LAS VEGAS, Nev. (FOX5) – “I am very googleable. I don’t think that I am ever going to escape what I did,” Nate DeGrave told FOX5.

The Las Vegas man pleaded guilty to his role in the January 6 storming of the U.S. Capitol and now is sharing his side of the story. FOX5 reported on the arrest of DeGrave in January 2021, his plea deal in June 2022, and now his release from custody.

FOX5′s Kim Passoth has followed this since the beginning and spoke with him one-on-one.

DeGrave was charged with conspiracy to obstruct an official proceeding and assaulting, resisting, or impeding officers.He took a plea deal including a maximum sentence of five years and was released in December.

DeGrave shared he never dreamed going to a Trump rally would result in serving time in federal prison. He was caught up in the moment and in over his head.

“It kind was like we were just there for clout. We wanted to get footage. We were flexing on social media, posting online. Obviously if we knew we would be charged and go to prison we wouldn’t have put anything online,” DeGrave contended.

DeGrave moved to Vegas from Philadelphia six years ago to build a marketing business and social media presence, once calling himself the “King of Las Vegas.” FOX5 spoke to him as he is now trying to re-build his life. He stepped out of a work conference at the Venetian for our interview.

”I am a law-abiding citizen. I’ve never had a parking ticket, never broken the law. I have always been on the side of law enforcement,” DeGrave reported. 

DeGrave revealed a social media friend, Ronnie Sandlin, posted he was going to DC for the biggest Trump rally ever and asked if he wanted to join. 

“I was working 12-14 hour days, so I was figuring, ‘Hey it would be a great opportunity to connect with him finally and get away for a couple days,’” DeGrave recounted. He says the plan was to take videos, never to stop certification of the election.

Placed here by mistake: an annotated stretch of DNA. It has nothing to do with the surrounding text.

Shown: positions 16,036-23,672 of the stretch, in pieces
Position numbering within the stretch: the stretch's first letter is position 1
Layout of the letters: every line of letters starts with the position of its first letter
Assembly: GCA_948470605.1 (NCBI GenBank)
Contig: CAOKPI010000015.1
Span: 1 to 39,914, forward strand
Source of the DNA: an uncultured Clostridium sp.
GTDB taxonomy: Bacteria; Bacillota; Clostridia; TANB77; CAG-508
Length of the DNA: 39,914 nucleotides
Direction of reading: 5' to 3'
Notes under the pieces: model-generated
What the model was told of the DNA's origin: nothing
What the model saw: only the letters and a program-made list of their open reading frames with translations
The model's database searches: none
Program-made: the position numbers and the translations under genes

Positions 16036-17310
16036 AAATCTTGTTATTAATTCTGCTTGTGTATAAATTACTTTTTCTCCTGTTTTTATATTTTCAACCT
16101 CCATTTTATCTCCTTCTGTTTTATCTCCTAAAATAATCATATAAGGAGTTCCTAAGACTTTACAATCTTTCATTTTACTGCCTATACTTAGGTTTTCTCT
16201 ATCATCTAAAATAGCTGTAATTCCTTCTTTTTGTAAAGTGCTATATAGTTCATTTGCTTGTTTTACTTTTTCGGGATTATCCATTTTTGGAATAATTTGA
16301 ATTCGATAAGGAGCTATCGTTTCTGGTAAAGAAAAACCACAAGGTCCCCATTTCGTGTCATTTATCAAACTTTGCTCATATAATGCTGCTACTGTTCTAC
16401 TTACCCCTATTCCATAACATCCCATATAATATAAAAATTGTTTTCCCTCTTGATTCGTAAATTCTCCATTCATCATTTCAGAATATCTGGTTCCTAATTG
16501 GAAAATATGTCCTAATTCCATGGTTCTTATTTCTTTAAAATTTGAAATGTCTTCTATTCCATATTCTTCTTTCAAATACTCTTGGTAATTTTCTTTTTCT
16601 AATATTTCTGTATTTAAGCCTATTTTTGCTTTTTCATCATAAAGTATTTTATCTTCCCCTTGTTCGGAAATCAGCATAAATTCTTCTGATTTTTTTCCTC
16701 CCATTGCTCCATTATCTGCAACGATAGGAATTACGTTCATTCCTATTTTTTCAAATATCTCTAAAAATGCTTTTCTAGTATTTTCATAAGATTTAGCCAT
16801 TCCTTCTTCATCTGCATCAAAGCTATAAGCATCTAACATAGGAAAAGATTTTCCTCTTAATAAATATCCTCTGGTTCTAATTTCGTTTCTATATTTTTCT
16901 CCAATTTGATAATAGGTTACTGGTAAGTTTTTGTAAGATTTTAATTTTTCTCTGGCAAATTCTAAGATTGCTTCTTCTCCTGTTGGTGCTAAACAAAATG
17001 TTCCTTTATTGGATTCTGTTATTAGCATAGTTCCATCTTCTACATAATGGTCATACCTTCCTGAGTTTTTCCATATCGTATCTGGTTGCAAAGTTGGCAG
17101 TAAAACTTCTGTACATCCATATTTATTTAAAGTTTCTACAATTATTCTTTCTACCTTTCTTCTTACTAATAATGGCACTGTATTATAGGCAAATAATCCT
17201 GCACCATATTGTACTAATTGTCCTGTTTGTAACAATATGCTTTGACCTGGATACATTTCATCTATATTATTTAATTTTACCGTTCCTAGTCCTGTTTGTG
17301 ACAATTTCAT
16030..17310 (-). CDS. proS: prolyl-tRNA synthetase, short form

“The thought of going inside never crossed our mind,” DeGrave stated. As lawmakers sheltered inside, DeGrave did take part in the storming of the Capitol. 

“We walked up to the Capitol and we saw people pouring inside. Sandlin had a very expensive Nikon camera and we had boom mics, GoPros, and the intention was to film,” DeGrave insisted.  

The government says he did much more than just record. In their indictment, they shared an image of a man with his fists up. They say it is DeGrave.

They say he illegally pushed past barricades and officers to get into the Capitol, then pushed against officers to get into the Senate Gallery.

”Once I left the Capitol, I realized I probably shouldn’t have gone as far as I did. Obviously, it was a mistake, we all know that,” DeGrave admitted. 

After serving a year in federal lockup and another year in home confinement, DeGrave hopes not to continue to be judged by his actions that day for the rest of his life. 

“There might be a certain subset of people that can see past it and then there will be those that don’t,” DeGrave suggested.

DeGrave is now running a company called, helping businesses integrate AI in their operations.

He is still a big Trump supporter but you won’t find him in the crowd at any political rallies. He says if he gets involved in politics again, it is going to be on an official basis, perhaps running for office at some level in the future.

Back in January, three years after the riot, the U.S. Attorney’s Office for Washington DC shared these statistics: Almost 1,300 defendants have been charged across nearly all 50 states. The crimes they’re accused of range from seriously injuring police officers to conspiracy to obstruct congressional proceedings. Roughly 750 have been sentenced for criminal activity with more than 460 serving prison times.


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